The Nursing and Midwifery Council is to increase its chair’s pay to £78,000 next year due to the extra time commitment that will be required by the person in post and wider remit of the role.
From May 2018, when a new chair is appointed, the post holder will be required to work three days a week instead of the current two.
The chair currently receives £48,000 and the regulator’s pay panel said that by boosting this allowance proportionately to account for the extra day – to £72,000 a year – would not be enough to also reflect the wider remit of the role.
The panel also noted the level of pay for the chair had not been altered since 2009, according to NMC council papers that lay out the changes.
Therefore, it proposed a boost in the chair’s allowances, to £78,000 – which represents an 8.5% increase from £72,000.
“The panel was mindful throughout its deliberations of the need to ensure prudent use of registrants’ fees”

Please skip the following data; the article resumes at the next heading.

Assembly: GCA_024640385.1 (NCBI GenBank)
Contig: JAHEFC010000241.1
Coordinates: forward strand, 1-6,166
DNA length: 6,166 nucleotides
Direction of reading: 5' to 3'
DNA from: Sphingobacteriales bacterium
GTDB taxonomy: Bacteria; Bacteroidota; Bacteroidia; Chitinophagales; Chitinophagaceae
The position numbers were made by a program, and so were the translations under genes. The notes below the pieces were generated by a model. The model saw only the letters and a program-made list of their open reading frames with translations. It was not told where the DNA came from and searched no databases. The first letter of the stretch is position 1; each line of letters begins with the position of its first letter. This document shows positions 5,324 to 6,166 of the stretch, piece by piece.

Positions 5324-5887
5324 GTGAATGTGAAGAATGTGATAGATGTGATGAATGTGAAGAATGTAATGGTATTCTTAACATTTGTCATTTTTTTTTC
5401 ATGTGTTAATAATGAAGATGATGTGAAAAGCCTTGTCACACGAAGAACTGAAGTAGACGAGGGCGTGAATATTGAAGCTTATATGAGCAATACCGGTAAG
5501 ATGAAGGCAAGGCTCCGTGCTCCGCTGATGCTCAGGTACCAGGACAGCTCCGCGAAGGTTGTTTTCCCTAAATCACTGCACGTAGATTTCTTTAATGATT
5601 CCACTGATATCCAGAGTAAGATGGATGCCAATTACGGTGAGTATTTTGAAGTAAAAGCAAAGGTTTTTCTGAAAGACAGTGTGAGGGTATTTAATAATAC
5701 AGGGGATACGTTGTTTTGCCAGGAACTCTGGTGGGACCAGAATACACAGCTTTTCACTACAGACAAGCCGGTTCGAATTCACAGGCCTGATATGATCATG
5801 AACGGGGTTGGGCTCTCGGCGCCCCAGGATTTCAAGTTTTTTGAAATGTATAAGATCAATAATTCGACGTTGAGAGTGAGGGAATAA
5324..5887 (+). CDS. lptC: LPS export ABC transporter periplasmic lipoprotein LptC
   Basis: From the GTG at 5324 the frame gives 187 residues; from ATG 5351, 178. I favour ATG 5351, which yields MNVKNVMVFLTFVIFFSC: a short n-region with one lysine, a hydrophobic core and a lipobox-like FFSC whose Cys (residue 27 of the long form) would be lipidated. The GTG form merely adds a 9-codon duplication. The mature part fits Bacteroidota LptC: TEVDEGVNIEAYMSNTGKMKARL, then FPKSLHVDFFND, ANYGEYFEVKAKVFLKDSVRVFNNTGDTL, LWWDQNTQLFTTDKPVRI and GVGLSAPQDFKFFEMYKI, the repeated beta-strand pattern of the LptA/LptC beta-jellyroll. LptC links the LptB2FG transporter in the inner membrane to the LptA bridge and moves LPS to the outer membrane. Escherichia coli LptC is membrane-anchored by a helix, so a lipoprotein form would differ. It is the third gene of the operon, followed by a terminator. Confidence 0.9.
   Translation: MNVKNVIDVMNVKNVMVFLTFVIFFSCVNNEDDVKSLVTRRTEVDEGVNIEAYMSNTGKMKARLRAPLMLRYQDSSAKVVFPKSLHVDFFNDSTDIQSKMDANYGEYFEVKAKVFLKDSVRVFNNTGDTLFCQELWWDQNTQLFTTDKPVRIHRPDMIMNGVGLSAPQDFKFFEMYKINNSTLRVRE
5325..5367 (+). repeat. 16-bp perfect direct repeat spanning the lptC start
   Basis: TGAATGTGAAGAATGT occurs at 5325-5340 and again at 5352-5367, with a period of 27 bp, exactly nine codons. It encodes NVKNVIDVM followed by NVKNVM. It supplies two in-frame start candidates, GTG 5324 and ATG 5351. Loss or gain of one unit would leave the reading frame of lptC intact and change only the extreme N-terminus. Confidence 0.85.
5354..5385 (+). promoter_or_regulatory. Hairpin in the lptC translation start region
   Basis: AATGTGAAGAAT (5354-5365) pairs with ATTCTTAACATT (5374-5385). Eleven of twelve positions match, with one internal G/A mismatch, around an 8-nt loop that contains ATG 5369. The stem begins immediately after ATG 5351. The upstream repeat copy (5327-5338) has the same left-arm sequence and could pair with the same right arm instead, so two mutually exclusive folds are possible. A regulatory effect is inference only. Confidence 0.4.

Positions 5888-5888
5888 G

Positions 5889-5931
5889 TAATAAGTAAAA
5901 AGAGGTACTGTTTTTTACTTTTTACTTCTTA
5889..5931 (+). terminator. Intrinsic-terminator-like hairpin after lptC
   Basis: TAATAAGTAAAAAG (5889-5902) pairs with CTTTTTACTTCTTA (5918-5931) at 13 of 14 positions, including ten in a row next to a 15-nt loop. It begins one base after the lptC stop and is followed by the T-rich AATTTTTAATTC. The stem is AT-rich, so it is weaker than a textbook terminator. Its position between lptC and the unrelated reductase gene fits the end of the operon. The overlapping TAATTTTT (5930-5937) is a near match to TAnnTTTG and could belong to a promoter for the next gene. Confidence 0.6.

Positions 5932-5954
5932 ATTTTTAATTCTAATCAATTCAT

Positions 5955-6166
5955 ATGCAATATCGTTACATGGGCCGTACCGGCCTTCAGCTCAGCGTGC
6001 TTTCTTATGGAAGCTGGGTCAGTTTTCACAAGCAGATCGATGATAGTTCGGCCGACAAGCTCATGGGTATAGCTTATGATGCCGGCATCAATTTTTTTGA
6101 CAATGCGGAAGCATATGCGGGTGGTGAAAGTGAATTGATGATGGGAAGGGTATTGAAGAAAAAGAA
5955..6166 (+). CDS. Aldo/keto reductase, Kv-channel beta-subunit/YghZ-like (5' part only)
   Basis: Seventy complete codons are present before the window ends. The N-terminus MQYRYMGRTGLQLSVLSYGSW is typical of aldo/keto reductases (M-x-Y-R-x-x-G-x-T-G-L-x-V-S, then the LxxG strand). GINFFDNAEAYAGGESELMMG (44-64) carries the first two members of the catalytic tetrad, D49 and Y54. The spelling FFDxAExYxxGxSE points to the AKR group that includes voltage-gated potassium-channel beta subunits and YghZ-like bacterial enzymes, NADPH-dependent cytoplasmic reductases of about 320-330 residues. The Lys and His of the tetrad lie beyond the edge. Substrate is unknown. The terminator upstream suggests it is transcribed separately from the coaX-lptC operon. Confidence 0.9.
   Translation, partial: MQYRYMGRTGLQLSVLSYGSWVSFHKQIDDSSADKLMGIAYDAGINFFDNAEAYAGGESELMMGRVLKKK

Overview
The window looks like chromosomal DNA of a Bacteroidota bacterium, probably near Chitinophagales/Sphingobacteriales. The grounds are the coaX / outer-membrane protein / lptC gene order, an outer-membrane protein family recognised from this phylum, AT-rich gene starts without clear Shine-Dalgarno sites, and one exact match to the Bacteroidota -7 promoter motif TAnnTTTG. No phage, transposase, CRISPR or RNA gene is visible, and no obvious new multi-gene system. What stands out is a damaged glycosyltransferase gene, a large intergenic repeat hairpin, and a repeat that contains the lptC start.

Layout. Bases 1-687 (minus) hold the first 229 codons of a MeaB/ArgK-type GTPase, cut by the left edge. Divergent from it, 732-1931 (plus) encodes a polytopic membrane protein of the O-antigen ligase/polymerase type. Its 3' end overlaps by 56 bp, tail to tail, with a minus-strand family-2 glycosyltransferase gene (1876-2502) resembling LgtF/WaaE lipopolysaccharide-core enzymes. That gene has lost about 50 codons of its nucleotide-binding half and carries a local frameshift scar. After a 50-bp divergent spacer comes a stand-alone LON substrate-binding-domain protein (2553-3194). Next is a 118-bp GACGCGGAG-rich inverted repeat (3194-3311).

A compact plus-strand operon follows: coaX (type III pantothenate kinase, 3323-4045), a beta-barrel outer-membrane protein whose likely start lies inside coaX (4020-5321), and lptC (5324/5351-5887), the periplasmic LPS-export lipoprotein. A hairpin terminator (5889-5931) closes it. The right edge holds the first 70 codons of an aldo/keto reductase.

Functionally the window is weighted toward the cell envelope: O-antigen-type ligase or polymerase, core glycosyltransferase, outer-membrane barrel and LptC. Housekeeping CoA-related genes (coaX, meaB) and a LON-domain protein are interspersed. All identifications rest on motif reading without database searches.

NMC council papers
However, the panel had considered whether the payment should be raised up to a maximum of £84,000 – based on the average money provided to similar healthcare regulators’ chairs. But it decided against a larger increase due to the “sensitivity of doing so”.
“The panel was mindful throughout its deliberations of the need to ensure prudent use of registrants’ fees in determining a fair level of allowance,” stated the papers.
After considering the panel’s suggestion of £78,000, the regulator’s remuneration committee noted this was a “no more than a pro rata increase for the three day time commitment” with an “additional, reasonable and not excessive” uplift and agreed to recommend the amount to the NMC council.
The NMC confirmed to Nursing Times that the council had approved the increase to £78,000, which will be introduced from May when a new chair is appointed. The incumbent postholder is Dame Janet Finch, who has been in the role since January 2015.
Earlier this summer, it was revealed that the NMC’s chief executive also received a pay rise in 2016-17.
The regulator’s financial reports, published in July, showed that Jackie Smith’s salary was increased by 10% – equivalent to nearly £20,000 – in order to bring her wages into alignment with leadership roles at other similar organisations.